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  • Capturing Vector Data from the Screen

    You can capture vector and image data from the displayed map on the Windows clipboard, in Adobe PDF format or PostScript format. You can then import the clipboard data, PDF file, or PostScript file into many different programs depending on the program's ability to paste in the clipboard data, or import PDF or PostScript formats, certainly including most software from Adobe, among others.

    When capturing the map view to the clipboard or by making a PDF or PostScript file, you get the vector data, but all georeferencing information (position on the ground) is lost. You may be able to place and scale the captured data with sufficient accuracy for your needs by using an orthophoto or other base layer of known position and visually finding references common to both the base layer and the captured data you are placing.

    You can only capture as much as you can fit on your screen. These methods do not download the complete underlying GIS data layer(s). To ensure that you are getting the best possible data to capture, see Optimizing Orthophotos, Imagery and Map Details. You should also turn off any map layers that you don't want to capture. For instance, if you want parcels, turn off the street layers. If you want both parcels and streets but don't want them co-mingled, capture them separately with just one layer (parcels or streets) turned on in the MapGuide legend.

    • Capturing the displayed map using the Windows clipboard

      Copying the displayed map to the Windows clipboard places the map as both a bit-mapped image and as vector data on the clipboard. When pasting the clipboard contents into another program, the program's capabilities determine whether the bit-mapped image or the vector data is used. Generally, most users use the bit-mapped image from the clipboard by pasting into an image-aware program such as Microsoft Paint, Adobe Photoshop, Microsoft Word, and many others. However, vector-based programs such as Autodesk AutoCAD, Adobe Illustrator, and CorelDraw use the vector data from the clipboard.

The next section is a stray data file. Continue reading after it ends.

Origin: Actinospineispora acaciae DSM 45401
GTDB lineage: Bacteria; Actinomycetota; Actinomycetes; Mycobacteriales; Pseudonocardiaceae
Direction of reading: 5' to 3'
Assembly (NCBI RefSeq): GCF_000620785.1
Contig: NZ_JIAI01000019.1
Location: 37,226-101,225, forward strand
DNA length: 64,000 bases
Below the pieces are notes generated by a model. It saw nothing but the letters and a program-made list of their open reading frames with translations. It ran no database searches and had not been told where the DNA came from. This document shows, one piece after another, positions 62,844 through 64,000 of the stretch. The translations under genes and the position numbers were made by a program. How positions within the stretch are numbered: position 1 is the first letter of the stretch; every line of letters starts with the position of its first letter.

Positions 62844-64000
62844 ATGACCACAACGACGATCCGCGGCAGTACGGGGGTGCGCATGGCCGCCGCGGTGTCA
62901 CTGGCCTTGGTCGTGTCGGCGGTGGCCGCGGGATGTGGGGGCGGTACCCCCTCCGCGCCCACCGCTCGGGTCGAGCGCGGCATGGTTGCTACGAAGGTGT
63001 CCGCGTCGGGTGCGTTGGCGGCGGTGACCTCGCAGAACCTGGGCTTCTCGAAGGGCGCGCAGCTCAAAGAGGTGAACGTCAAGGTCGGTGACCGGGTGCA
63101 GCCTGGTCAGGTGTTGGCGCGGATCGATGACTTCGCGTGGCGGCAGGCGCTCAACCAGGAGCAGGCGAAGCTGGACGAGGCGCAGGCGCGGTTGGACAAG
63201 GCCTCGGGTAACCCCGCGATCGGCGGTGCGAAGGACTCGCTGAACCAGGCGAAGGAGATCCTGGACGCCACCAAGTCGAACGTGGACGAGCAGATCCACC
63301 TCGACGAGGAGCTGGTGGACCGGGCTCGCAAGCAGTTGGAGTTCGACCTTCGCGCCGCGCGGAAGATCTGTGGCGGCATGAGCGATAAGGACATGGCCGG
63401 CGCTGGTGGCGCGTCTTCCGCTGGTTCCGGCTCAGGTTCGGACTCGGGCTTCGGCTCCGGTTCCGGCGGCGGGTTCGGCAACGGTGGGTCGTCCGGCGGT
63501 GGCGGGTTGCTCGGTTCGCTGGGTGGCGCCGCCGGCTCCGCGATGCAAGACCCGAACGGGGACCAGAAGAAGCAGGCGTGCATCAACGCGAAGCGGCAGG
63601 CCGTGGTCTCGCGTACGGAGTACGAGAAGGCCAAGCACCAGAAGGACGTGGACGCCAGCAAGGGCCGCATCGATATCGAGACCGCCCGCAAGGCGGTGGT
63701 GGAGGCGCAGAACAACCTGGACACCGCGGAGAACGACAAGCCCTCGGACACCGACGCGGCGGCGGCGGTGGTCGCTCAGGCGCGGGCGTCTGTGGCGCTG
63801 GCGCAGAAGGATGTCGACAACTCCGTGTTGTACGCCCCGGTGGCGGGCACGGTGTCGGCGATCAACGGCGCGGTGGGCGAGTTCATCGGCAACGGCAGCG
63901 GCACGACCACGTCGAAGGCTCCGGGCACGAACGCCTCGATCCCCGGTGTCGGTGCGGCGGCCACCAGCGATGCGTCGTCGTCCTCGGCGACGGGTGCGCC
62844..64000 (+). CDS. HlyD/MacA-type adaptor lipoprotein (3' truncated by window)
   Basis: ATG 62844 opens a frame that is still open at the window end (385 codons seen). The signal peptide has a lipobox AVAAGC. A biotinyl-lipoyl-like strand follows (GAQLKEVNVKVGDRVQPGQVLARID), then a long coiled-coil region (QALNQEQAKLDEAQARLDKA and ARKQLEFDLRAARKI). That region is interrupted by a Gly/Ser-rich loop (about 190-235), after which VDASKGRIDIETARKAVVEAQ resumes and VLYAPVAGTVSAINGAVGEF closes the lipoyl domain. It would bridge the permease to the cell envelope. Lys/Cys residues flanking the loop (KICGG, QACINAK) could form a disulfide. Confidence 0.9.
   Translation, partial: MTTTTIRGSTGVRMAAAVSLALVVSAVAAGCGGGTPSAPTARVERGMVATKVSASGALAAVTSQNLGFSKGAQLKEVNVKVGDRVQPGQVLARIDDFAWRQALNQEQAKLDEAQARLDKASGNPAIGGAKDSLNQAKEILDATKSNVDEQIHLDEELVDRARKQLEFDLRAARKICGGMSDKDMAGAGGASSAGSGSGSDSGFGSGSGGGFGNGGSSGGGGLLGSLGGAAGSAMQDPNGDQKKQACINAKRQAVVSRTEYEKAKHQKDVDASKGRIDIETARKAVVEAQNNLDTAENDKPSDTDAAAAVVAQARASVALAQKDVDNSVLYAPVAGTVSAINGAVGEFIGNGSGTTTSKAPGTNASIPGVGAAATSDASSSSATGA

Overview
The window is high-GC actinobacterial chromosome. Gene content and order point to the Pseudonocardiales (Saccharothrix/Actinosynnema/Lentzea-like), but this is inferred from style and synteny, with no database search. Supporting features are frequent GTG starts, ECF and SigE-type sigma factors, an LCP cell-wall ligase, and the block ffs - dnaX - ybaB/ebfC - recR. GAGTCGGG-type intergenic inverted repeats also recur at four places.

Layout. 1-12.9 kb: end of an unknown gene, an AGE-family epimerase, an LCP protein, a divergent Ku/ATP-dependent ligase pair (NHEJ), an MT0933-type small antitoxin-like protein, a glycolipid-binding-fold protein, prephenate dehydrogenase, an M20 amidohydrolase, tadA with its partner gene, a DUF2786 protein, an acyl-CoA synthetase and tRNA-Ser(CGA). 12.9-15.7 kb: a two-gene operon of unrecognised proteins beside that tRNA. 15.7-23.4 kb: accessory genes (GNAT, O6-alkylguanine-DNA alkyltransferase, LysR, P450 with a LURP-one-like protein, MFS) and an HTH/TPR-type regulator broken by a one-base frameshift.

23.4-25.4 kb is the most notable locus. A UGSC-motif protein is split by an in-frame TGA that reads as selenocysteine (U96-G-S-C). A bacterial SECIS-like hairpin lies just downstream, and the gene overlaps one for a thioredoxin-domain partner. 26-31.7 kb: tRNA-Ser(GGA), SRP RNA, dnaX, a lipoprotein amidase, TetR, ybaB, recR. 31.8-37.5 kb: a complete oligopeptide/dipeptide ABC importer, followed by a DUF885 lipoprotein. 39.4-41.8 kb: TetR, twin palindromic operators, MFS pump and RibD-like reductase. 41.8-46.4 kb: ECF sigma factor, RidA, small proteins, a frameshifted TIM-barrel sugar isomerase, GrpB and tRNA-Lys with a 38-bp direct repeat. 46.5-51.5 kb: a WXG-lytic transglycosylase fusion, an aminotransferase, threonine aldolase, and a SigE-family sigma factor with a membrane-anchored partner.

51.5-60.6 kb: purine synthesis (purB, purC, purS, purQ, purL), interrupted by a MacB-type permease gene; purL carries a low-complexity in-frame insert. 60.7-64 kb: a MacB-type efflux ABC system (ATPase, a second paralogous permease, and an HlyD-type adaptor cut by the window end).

To copy the map view to the Windows clipboard:

      1. right-click with in the map, and then choose "Copy", "Copy Map" from the right-click menu. Or, click the Copy button on the MapGuide toolbar.
      2. Use your application's tools or menu items such as "Edit", "Paste" to paste the map data into the program.

       

    • Capturing the displayed map in Adobe PDF format

      You can capture the data from the displayed map in PDF format by installing a PDF converter as a virtual PDF printer driver on your PC. The converter then appears in your list of installed printers on your PC. You can then "print" the map as you would with any other printer, but the result is "printed" to a PDF file at a location you specify on your computer.

      There are many PDF converters available. One we've tried that works well is the free doPDF program which appears as "doPDF v6" in your list of printers. If you have Adobe Acrobat Professional, it installs a virtual PDF printer on your PC that appears as "Adobe PDF" in your list of printers.

      To capture vector and image data from a displayed MapGuide map in PDF format:

      1. Install a PDF converter and verify it appears in your list of printers.
      2. Start to print the map to your PDF converter virtual printer like any other print.
      3. Follow the prompts unique to the particular PDF converter you are using to make the PDF and save it on your PC.
      4. Import the PDF file into your application.

       

    • Capturing the displayed map in PostScript format

      You can capture the data from the displayed map in PostScript format using a little trick.

      To capture vector and image data from a displayed MapGuide map in PostScript:

      1. Install a PostScript driver for any PostScript printer, whether or not you have the printer installed.
      2. Start to print the map to your PostScript printer like any other print.
      3. Choose "Print to file" in the print dialog to save the "printed" results to a file.
      4. If necessary, rename the print file to use .eps or .ps as the filename extension.
      5. Import the PostScript file into your application.

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